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This week in Bitcoin: MtGox finds some of its missing bitcoins

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In this week’s Bitcoin review, we recap MtGox discovering 200,000 BTC and Dorian Satoshi Nakamoto’s further denials that he created Bitcoin.

So, MtGox has more money?

Last week we were wondering what assets MtGox had to freeze in its bankruptcy proceedings, and now it looks like it might be a lot. In the midst of its bankruptcy woes MtGox has found 200,000 BTC, or approximately $117 million based on yesterday’s closing price. The exchange confirmed that it had found the money in an old-format wallet that it thought was empty. That brings the total number of bitcoin missing to 650,000 — 550,000 of which belong to customers.

Meanwhile, in Bitcoin’s other soap-opera plot line, Dorain S. Nakamoto officially released a statement through a lawyer he retained that definitively denies being the cryptocurrency’s creator. Newsweek responded that it had not received the letter so it  wouldn’t actually respond to it. A fundraiser for Dorian Nakamoto, set up on Reddit, has already raised more than 46 BTC, or around $27,000, to help him.

The market this week

The price fell more than $50 this week, ending at a low of $586.59. By 10am PT, the market had fallen another $7 and was trading at $579.93.

Bitcoin price to 3-20-14

For background on why we’re using Coindesk’s Bitcoin Price Index, see note at bottom of the post. 

In other news we covered this week:

Here are some of the best reads from around the web this week:

  • The New York Times takes a look at the people betting big on Bitcoin in Hong Kong.
  • Vice explains how over $100K in Bitcoin was stolen in a ridiculously low-tech heist.
  • The first day of spring also ushers in the need to do taxes. With the deadline looming just a few weeks away, Business Insider published an interview on how people should report income from Bitcoin on their taxes.
  • Is this $500,000 villa in Bali the largest Bitcoin purchase ever? Coindesk reported that Bitpremier, a site for Bitcoin-buyable luxury goods, sold for more than $500,000 — the site’s largest transaction to date.

Bitcoin in 2014

The price is starting to creep down to the low days of when MtGox collapsed in late February. Since the price decrease can’t be directly attributed to bad news for the exchange, it’s unclear why it’s sloping downward.

Bitcoin’s weekly closing price since 2013

A note on our data: We use Coindesk’s Bitcoin Price Index to obtain both a historical and current reflection of the Bitcoin market. The BPI is an average of the two Bitcoin exchanges which meet their criteria, Bitstamp and BTC-e. To see the criteria for inclusion or for price updates by the minute, visit Coindesk. Since the market never closes, the “closing price” as noted in the graphics is based on end of day Greenwich Mean Time (GMT) or British Summer Time (BST).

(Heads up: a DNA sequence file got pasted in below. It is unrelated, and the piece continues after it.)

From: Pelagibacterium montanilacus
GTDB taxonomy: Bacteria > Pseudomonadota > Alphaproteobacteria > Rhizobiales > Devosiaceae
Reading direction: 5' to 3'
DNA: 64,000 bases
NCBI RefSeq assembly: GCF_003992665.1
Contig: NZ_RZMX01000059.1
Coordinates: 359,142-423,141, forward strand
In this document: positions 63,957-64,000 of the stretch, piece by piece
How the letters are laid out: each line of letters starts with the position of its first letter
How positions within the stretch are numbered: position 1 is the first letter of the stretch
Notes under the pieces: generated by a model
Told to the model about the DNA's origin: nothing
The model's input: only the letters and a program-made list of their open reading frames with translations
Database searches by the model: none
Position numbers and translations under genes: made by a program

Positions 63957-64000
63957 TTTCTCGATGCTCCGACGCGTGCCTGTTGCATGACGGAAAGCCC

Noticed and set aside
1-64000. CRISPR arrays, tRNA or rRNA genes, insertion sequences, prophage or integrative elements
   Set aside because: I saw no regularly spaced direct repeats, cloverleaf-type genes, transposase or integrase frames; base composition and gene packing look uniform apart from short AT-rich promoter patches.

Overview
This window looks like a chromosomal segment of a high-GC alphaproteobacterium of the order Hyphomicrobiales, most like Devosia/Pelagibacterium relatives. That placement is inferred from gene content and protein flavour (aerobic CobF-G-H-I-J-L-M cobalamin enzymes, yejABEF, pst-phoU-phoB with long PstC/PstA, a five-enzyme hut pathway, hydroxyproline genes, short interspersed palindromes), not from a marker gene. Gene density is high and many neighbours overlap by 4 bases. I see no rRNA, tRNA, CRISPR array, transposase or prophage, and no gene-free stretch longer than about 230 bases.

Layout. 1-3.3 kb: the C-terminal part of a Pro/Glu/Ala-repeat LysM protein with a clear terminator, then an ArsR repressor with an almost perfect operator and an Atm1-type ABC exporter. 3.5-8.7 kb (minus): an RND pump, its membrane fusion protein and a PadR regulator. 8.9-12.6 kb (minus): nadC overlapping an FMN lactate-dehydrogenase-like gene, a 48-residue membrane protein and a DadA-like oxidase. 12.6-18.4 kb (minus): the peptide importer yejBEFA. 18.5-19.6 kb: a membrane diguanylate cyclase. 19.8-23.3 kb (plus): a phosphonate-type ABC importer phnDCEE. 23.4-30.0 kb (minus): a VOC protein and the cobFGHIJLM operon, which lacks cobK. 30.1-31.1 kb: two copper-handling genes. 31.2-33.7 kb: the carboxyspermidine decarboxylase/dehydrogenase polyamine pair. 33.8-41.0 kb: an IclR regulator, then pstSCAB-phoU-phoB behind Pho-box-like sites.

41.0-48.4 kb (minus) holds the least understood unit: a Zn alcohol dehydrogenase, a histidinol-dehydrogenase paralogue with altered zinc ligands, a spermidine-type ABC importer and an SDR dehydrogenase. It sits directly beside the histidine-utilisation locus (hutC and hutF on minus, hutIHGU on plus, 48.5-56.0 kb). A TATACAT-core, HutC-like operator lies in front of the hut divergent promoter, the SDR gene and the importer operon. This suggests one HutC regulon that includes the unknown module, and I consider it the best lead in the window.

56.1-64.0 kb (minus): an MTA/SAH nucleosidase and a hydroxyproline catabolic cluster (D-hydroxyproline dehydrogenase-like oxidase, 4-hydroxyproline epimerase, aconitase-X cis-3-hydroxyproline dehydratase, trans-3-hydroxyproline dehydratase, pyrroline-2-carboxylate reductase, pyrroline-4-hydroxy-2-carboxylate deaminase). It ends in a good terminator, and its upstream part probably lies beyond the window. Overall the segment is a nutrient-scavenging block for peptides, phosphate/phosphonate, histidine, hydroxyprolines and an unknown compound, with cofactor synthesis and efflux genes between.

Featured image from pond5/arinahabich

5 Responses to “This week in Bitcoin: MtGox finds some of its missing bitcoins”

    • HAHAHAHA you’re so fucking clever, wow, I have never heard any comment like that, you amaze me.

      Now can you explain the technology and innovation behind Bitcoin in your own words?
      No? You can’t? Oh okay, well don’t hold back on the hilarious confederate dollar, wooden nickel and tulip jokes. Just because you don’t understand the technology doesn’t mean you shouldn’t withhold your comic genius from us. After all, we’re just a bunch of blind-investing simpletons that throw our money at any Ponzi-scheme that comes along….That is what we are, right guys?

      • Neal Palmquist

        You know, when you Bitcoiners start daring people to explain block chains and find faults in protocols, I see it as effectively serving the same purpose as if you are telling people to perform a crude sexual act. The time is coming soon when you will be on the wrong end of that subtly offensive language.

        Cool it on your knee jerk, psychological defense mechanisms, dude.

      • Neal Palmquist

        And notice he said he wants to sell to people who have Bitcoins…

        So explain how somebody selling a confederate dollar for a Bitcoin trade is so very offensive to your value system? What is wrong with somebody asking you to spend your Bitcoins?

        • Neal Palmquist

          Or closer to the point and away from the buzz saw trap, the confederate currency example that any Bitcoin investor would run into like a charging bull, let’s use the example nobody mentioned until you brought it up. Forget my question about why you don’t want to buy Confederate Dollars. That’s low hanging fruit that would be too easy for me to try and get.

          What is so very offensive to your value system about being asked to buy tulip bulbs in exchange for your Bitcoins?